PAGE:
Where are the Germs Hiding in Your Kitchen?

The Overlooked Danger Areas Where Germs are Lurking in Your Kitchen:

For a room that’s used to store, prepare, and eat your food, the kitchen is a pretty dirty place. You know that food-born bacteria like salmonella and other nasty germs like E. coli can get onto your countertops and dishes, so you clean them regularly to prevent their spread and avoid potential sickness.

Most people, however, don’t realize that there are other unclean areas of the kitchen where germs can be hiding. If you’re overlooking any of the following areas when you clean, we recommend you start including them in your kitchen cleaning routine.

Cabinet and Drawer Handles

The handles of your cabinets and drawers – or wherever you touch to open them – often hold a surprising number of germs. These are areas that you touch frequently, but many people rarely clean them.

One of the most common way germs are spread to your handles is when you handle meat and food, and then reach into the cabinets for something like cookware or utensils without washing your hands first. When cleaning your kitchen, don’t forget these surfaces.

Can Openers, Toasters, Tea Kettles

Small appliances such as your can opener, toaster oven, microwave and your tea kettle (especially its handle) can also be home to a lot of germs and bacteria. These are things that you also touch very often yet don’t always clean.

You should regularly wipe down your small appliances when cleaning your kitchen, and wash your hands before you use them after you’ve handled food.

Refrigerator

You may think that your refrigerator should be a pretty clean place if it’s where you store your food, but you’d be wrong. For one thing, the handle of your refrigerator door contains many germs.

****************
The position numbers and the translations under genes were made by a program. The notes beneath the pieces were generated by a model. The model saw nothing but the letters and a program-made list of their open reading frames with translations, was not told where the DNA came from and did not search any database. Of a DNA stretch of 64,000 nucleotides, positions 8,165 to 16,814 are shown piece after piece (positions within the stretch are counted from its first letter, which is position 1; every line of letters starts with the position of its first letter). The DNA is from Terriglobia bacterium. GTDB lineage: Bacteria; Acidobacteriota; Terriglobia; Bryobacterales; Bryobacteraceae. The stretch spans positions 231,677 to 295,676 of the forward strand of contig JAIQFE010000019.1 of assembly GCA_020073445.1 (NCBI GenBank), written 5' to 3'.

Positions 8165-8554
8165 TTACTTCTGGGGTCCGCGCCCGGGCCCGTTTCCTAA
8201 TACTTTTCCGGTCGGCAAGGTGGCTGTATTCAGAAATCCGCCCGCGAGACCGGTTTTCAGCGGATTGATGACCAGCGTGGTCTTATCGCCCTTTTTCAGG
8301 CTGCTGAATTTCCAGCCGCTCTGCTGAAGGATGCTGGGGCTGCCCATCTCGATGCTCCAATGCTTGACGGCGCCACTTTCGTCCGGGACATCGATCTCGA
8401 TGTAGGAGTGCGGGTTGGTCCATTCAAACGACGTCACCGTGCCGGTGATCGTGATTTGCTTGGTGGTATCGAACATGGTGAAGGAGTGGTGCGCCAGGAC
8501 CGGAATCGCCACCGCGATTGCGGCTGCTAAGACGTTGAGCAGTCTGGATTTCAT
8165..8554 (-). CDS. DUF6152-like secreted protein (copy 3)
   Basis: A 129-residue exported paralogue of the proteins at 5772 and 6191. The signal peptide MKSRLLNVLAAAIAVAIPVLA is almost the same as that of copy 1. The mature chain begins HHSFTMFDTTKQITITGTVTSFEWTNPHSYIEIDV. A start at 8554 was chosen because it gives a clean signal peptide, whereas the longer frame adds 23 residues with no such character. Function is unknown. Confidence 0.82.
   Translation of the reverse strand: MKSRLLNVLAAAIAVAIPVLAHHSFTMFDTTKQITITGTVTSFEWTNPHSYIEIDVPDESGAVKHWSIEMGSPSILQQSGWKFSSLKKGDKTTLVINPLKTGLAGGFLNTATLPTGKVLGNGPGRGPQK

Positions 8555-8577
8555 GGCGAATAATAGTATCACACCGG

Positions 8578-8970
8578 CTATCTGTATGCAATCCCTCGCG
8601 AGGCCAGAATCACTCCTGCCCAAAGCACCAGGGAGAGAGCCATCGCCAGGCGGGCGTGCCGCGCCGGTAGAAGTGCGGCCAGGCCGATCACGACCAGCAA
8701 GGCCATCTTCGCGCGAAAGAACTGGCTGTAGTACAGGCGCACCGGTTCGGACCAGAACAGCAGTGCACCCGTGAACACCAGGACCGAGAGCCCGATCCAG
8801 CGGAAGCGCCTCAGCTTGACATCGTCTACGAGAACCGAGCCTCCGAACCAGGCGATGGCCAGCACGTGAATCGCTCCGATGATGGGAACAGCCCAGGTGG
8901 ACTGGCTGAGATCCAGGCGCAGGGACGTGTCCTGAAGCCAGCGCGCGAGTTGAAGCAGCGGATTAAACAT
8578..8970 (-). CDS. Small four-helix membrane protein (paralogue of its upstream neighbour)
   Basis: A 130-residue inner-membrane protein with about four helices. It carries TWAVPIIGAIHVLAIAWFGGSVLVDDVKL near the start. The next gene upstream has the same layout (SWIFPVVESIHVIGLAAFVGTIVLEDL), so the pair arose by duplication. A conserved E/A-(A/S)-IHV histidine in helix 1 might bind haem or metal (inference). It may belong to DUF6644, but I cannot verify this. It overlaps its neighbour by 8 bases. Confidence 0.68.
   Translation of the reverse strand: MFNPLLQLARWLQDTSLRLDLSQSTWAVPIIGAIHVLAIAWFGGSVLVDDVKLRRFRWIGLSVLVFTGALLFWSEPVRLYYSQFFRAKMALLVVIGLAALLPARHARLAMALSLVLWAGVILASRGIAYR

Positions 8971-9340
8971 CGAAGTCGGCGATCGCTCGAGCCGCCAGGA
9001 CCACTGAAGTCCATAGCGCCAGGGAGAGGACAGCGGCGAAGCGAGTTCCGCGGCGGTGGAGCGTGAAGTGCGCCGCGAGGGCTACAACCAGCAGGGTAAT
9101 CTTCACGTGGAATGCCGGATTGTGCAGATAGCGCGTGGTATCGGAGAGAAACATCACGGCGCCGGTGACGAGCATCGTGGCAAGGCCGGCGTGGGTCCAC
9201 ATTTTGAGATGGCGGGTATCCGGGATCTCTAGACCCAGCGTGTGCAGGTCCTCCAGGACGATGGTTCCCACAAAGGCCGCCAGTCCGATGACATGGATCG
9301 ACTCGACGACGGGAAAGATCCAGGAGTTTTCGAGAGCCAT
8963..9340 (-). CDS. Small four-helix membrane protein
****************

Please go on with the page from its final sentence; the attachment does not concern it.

Inside your fridge, all the surfaces, especially the drawers and shelves, contain bacteria as well. Any germs that are present on your food items before you cook and wash them can spread and stay inside your fridge. Regularly clean your fridge, and if you notice food spillage, clean it immediately.

Towels, Cloths and Sponges

Your kitchen towels actually hold more germs than anywhere else in your kitchen. You should very frequently (daily, if possible) wash your towels in the washing machine with hot water, or at least use a fresh towel every day.

Your sponges can be placed in the dishwasher with your regular cycle to clean them, although daily disposable sponges are the best way to prevent the buildup of germs. Use different towels for different purposes (i.e. wiping the counters, drying hands, and drying dishes) to reduce cross-contamination.

Sink and Taps

The kitchen sink holds many germs; they build up as you wash food, dishes, and your hands. The soapy water you use isn’t always enough to clean the germs that spread to the entire surface area of the sink.

You should clean your kitchen sink just as you would clean the counters and other surfaces. The tap also collects germs every time you turn it on with unwashed hands, so don’t forget to clean that too.

Jessica Vance is a freelance writer and cleaning expert who works for an Arizona tile store.
She loves to give tips on how to keep kitchens clean and organized.

Photo Credit: Brent | Marketing

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